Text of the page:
By now, you're probably well aware of the sickening details of the Brock Turner rape case, in which a Stanford University student (and talented swimmer! Let's not forget that, since the judge certainly didn't!) allegedly sexually assaulted an unconscious woman behind a dumpster at a party, and somehow got off with only six months of prison time. But given that Turner was sentenced over a week ago, and the case is still embroiled in conflict, what happens next in the Stanford rape case? The next step for those outraged by the outcome involves the judge who handed down Turner's light sentence.
Though prosecutors in the case requested a six-year sentence for Turner, who was facing three felony sexual assault charges, Santa Clara County Superior Court Judge Aaron Persky ultimately decided to change the "year" part of that equation to "month," saying, "A prison sentence would have a severe impact on him. I think he will not be a danger to others." And actually, Turner will likely only be in jail for half of his sentence. Assuming he has no disciplinary problems, Turner is scheduled to be released from jail on September 2, a mere three months after he was admitted, with an additional three years of probation. (Mike Armstrong, Turner's main attorney, did not immediately respond to Romper's request for comment.) That's perhaps a steep price to pay for "20 minutes of action," as Turner's father so mind-bogglingly refers to it, but it's a very low one to pay for rape.
So yeah, a lot of people are angry, and they are focusing that anger on removing Persky from his position so that he cannot hand down a similar sentence in the future. Over 1 million people have signed a petition on Change.org to oust Perksy from the bench. The petition, which hopes to "force impeachment hearings," claims,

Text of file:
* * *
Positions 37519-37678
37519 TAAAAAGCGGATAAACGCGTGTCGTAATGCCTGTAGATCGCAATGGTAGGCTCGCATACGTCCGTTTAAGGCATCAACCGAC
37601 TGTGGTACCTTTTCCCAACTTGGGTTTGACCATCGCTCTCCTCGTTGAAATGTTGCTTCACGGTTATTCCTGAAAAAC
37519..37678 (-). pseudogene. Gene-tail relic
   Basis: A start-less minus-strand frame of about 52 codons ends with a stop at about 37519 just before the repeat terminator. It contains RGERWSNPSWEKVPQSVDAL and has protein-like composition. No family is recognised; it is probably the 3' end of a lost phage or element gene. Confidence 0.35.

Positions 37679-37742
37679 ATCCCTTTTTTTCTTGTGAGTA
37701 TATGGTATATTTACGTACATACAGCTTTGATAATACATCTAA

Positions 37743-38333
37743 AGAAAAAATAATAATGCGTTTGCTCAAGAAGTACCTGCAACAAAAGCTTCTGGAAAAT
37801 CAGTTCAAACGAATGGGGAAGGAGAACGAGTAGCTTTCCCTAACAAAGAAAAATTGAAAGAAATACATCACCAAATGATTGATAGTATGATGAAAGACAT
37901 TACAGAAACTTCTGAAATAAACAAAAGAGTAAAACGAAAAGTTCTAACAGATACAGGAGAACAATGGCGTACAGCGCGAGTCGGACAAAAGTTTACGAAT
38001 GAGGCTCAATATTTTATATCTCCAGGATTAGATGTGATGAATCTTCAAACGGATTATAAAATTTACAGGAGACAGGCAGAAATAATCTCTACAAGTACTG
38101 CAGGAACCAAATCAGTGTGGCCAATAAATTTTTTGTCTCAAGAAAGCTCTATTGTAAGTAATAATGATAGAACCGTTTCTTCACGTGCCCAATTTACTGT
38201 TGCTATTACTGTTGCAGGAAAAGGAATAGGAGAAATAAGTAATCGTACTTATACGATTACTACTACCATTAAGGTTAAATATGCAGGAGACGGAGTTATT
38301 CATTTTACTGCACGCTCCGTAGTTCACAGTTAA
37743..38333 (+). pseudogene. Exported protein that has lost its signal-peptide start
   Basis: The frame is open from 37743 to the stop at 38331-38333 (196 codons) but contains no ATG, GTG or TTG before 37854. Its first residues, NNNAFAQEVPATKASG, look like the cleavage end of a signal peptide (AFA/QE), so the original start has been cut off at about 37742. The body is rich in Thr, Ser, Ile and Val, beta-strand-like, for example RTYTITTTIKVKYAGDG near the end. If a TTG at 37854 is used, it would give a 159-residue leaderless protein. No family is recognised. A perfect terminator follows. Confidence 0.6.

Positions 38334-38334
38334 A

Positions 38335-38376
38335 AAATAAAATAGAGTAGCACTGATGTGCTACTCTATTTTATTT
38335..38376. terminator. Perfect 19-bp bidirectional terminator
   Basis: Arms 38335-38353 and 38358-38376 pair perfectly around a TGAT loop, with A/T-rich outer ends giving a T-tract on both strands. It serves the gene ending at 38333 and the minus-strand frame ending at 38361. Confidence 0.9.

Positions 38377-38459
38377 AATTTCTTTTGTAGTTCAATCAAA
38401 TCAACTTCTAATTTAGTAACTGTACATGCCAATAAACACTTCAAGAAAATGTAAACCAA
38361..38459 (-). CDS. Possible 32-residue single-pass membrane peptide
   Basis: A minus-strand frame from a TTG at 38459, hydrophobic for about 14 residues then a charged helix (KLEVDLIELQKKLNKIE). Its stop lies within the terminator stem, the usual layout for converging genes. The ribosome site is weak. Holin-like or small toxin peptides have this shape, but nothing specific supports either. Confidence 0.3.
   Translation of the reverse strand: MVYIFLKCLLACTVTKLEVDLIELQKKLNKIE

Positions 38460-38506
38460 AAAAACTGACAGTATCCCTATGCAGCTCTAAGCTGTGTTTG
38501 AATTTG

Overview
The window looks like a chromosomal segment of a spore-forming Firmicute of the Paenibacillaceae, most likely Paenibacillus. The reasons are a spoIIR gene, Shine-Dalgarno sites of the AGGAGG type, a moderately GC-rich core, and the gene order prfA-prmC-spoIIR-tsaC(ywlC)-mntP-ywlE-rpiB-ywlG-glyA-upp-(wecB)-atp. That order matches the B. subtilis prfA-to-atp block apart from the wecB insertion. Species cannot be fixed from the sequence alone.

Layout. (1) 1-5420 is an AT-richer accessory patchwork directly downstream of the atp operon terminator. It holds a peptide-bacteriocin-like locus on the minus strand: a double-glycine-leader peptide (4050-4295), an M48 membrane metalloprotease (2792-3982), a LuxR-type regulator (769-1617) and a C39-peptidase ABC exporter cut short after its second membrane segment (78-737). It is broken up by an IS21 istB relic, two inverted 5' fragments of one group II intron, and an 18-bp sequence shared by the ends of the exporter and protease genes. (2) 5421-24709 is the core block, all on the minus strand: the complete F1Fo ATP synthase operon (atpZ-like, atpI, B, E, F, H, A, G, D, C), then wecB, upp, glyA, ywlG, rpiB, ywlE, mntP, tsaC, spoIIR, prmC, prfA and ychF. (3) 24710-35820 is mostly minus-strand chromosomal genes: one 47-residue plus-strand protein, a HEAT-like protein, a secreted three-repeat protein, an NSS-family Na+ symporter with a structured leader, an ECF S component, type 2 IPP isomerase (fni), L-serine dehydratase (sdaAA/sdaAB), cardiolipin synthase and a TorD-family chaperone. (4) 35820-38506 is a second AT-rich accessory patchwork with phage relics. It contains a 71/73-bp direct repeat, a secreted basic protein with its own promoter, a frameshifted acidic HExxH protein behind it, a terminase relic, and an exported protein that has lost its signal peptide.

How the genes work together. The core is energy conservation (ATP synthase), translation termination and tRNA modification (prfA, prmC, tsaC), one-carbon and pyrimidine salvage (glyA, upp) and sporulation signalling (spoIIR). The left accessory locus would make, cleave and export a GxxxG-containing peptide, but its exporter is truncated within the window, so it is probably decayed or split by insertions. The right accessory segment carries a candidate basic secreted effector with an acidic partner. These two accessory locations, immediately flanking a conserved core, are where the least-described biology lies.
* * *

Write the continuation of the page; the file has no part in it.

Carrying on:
Judge Persky failed to see that the fact that Brock Turner is a white male star athlete at a prestigious university does not entitle him to leniency. He also failed to send the message that sexual assault is against the law regardless of social class, race, gender or other factors. Please help rectify this travesty to justice.
Now, several veteran political consultants have joined the movement, along with the political action committee of the California Legislative Women’s Caucus. A juror from the case even wrote a letter to Persky, obtained by Palo Alto Online, expressing his shock and disappointment with Persky's actions, saying, "It seems to me that you really did not accept the jury's findings." And prospective jurors being called in for a completely different case are refusing to serve under him.
If the movement gains enough momentum, Persky will have to face a recall election. And given public sentiment against him, it seems entirely possible that he would not win it. That won't give the victim back everything that was taken away from her behind that dumpster, but it would be a step in the right direction.